It's a PR disaster for the newly functioning Stormont institutions.
Public faith in devolution is hardly sky high.
Giving MLAs a pay rise after three years of them doing diddly-squat up there is not a confidence-building measure.
We've heard much talk of the challenge of making ends meet in Northern Ireland over the next few years.
London is not delivering the big financial package that was anticipated.
We've been told it's embarrassing for Northern Ireland to be constantly putting out the begging bowl.
That we, the public, need to be realistic. To face up to the tough decisions that have to be made on hospitals and other public services.
There's been talk of increasing university tuition fees and property rates. Even speculation about eventual water charges.
How on earth does handing a pay rise to already handsomely paid politicians fit in with all this?
We are divided on a lot here, but giving a £1,000 salary increase to the 90 men and women in Parliament Buildings isn't one of them.
They are only 10 days back at work. Ten days. Some would say it would take 10 months or 10 years before they deserved any reward.
This looks like a massive pat on the back for MLAs for doing what they should have been doing all along. And a slap in the face to the rest of us.
It doesn't matter where you stand on New Decade, New Approach. Whether you want an Irish Language Commissioner, an Ulster-British Commissioner, neither or both. People of all political persuasions and none are united in opposing this salary hike.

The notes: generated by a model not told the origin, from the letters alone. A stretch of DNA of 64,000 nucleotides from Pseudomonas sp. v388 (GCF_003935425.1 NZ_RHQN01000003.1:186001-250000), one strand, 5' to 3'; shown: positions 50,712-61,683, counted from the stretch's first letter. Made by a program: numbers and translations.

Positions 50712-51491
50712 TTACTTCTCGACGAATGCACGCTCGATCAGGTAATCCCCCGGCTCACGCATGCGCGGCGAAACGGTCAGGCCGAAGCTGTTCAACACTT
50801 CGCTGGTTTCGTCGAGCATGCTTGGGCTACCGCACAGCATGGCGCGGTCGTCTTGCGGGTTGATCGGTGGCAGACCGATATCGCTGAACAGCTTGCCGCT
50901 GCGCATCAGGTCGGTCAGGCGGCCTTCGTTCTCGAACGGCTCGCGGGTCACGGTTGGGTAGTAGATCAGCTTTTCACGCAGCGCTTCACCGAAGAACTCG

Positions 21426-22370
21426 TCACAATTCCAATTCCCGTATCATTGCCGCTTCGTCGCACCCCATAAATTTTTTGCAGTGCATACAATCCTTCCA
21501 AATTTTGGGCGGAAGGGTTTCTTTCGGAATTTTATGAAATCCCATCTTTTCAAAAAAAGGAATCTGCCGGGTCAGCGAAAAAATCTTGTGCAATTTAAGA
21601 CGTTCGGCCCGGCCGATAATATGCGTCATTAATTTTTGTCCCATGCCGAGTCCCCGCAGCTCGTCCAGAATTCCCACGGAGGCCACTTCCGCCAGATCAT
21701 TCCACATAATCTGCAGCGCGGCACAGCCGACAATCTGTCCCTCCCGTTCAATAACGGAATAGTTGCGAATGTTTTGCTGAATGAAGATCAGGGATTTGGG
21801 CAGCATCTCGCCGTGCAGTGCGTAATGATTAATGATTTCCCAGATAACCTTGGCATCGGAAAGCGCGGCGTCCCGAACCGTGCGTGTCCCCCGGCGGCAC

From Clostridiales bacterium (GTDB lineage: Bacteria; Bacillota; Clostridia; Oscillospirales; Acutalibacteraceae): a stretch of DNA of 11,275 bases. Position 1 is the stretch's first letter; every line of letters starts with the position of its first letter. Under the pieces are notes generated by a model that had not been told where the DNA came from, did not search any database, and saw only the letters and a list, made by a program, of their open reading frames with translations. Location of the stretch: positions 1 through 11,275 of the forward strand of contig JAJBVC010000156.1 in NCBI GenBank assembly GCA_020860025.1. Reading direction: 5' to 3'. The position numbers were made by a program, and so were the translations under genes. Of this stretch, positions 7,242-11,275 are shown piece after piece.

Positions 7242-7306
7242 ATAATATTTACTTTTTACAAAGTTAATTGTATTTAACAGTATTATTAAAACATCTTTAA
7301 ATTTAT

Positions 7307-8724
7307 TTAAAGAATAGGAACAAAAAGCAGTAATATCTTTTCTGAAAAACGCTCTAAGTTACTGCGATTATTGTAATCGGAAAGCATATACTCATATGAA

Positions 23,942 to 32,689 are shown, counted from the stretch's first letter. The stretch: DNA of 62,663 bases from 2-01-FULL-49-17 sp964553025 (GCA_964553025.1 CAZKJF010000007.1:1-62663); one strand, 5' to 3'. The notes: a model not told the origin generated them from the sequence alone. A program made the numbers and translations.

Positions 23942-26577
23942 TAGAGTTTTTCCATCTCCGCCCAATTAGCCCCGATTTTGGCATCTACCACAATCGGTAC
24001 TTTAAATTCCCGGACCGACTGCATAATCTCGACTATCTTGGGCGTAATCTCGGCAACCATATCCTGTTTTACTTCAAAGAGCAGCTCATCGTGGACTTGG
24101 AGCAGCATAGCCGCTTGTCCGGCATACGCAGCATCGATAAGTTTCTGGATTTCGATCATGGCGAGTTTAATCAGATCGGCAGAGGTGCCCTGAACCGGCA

The optics are awful. To ordinary people from Ballymurphy to Belvoir, this looks like the political establishment rewarding itself while preparing the rest of us for austerity.
It's not just MLAs whose pay is going up - that of ministers is rising as well. No wonder the vast majority of Stormont representatives have so little to say on the issue.
Since the restoration of power-sharing, our politicians have been queuing up to speak to the media. Enthusiastically putting their names and faces out there.
Not yesterday they weren't. The Belfast Telegraph asked the five main parties for a response to the pay increase.
"No comment," said the Ulster Unionists. Sinn Fein, the SDLP, Alliance and the DUP all replied via anonymous spokespersons.
Alliance and the SDLP at least had the good grace to sound embarrassed and annoyed.
"We are not happy with the timing or content of this increase," said the Alliance spokesperson. The SDLP said the announcement was "poorly judged and poorly timed".
The MLAs who emerged from all this with the greatest integrity were Gerry Carroll and Jim Allister. The People Before Profit representative noted that nurses had to "stand on freezing pickets for months for pay parity" while our pampered political class secured an automatic hike.
The TUV leader asked if the public would think that many of our MLAs deserved £50,500 a year.
Mr Allister, Alliance leader Naomi Long, and new SDLP MLA Matthew O'Toole are among those up on the hill who had successful careers outside politics.
But a fair proportion of our Stormont representatives would struggle to command even half the salary they are on if they ventured to earn a crust outside politics.
"Are they worth it?" many of us will ask over coming weeks and months when we cast our eyes on Stormont.